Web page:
Rapeseed – The global picture remains tense for rapeseed. Since the start of the season, EU imports have fallen by 29% compared to the previous year. This is because some large exporters choose non-EU destinations, which increases supply shortages.
Soybean – Storm Ida continued to disrupt major US ports and weighed slightly on the market. However, the strong demand helped to moderate the decline. The market is now awaiting the USDA report due this Friday.
Storm Ida weighed on oilseed markets last week as key US export assets stopped working. The Chicago soybean contract on November 21 closed at $ 474.68 / t on Friday, down $ 11.48 / t (Friday-Friday). In the middle of the week, the contract closed at its lowest level since June 25, 2021 after persistent disruption. A slight increase towards the end of the week was led by traders covering their short positions ahead of the long US weekend.
Despite the disruptions, export demand for US soybeans is strong, especially to China. The USDA reported weekly export sales of soybeans totaling 2.13 million tonnes for the 2021/22 marketing year through the week ending August 26, 2021. This is 21% more than in the same week last year and 22% compared to the previous week. The trade expectations ranged from 0.73-1.40 million t, which was clearly exceeded. This helped relieve the pressure of Storm Ida.
Trading awaits this month’s USDA Global Supply and Demand Estimates (WASDE) report to be released on Friday. This includes updating the US soybean acreage a month earlier than usual.
South American soybean supply is also being called into question as Brazilian farmers are described as “hoards” of their crops, apparently on the assumption that prices will rise. Added to this is the fear of a second La Niña, which would have a negative impact on the coming season.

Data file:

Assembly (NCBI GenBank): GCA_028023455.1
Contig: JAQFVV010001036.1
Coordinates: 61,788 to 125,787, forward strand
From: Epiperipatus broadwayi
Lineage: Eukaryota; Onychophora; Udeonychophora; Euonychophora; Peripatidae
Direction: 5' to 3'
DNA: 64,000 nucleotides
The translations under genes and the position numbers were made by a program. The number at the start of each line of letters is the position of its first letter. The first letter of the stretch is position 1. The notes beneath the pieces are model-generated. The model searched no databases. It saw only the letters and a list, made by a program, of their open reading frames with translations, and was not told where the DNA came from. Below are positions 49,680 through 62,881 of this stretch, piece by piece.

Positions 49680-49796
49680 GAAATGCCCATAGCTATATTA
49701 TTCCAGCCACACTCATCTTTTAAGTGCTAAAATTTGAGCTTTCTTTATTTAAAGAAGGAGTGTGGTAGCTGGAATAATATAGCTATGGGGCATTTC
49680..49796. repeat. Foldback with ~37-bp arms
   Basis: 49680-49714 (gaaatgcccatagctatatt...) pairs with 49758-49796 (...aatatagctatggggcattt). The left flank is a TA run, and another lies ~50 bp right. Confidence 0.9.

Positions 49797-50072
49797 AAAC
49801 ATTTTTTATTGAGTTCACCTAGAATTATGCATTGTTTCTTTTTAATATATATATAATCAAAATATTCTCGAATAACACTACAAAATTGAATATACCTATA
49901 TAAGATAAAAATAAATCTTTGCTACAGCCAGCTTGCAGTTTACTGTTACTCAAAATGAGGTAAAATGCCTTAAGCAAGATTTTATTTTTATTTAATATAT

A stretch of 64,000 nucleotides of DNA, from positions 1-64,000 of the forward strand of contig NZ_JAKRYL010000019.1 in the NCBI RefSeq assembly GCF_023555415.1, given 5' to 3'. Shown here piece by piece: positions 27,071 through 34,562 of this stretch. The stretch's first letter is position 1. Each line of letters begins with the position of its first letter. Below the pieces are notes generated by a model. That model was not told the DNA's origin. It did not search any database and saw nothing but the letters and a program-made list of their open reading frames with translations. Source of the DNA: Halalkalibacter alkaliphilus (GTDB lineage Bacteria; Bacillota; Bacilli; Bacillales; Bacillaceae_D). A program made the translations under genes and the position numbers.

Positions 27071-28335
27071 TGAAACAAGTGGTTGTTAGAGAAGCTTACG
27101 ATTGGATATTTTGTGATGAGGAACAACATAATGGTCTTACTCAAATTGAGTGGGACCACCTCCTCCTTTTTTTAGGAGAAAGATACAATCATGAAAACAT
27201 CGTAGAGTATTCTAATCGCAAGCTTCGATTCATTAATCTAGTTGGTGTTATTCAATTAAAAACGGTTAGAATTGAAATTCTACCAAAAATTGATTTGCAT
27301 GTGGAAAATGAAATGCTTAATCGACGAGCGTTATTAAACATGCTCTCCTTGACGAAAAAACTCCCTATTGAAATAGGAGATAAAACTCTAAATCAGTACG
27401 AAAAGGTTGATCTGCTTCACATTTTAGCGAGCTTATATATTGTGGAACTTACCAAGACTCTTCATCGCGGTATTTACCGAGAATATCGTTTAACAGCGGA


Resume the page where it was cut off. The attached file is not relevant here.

Argentine soybean sales also lagged a year earlier. The 2020/21 harvest (harvest in June) is smaller than last year and sales reflect this. At 28.5 million t, sales are around 1.8 million t below the previous year’s period.
Smaller Canadian canola harvests were confirmed last week. We are waiting for more news about the Australian harvest and expect bigger rapeseed harvests this season. The Australian harvest report due out tomorrow should help shed some light.
Rapeseed Focus – The November 21st Paris rapeseed futures contract was unsettled last week. The contract closed only € 0.25 / t higher during the week and at € 571.75 / t on Friday. During the entire week, trading moved in a range of € 18.00 / t.
The EU consultancy Stratégie Grains put its EU rapeseed production estimate for 2021 at 16.9 million on Friday, which remains above 2020 production.
Similar to the European futures markets, UK physical prices (delivered to Erith, November 21st) remained unchanged weekly at £ 504.50 / t. The rapeseed harvest is largely ending in the UK, resulting in slow physical trade. The sowing of the 2022 harvest is in full swing, and many rapeseed plants are breaking through the surface. The moisture content was good, so the 2022 crop should have a good start to the growing season.
The Paris New Crop Futures (November 22nd) recorded a slight increase of € 3.25 / t from Friday to Friday and closed the week at € 481.50 / t.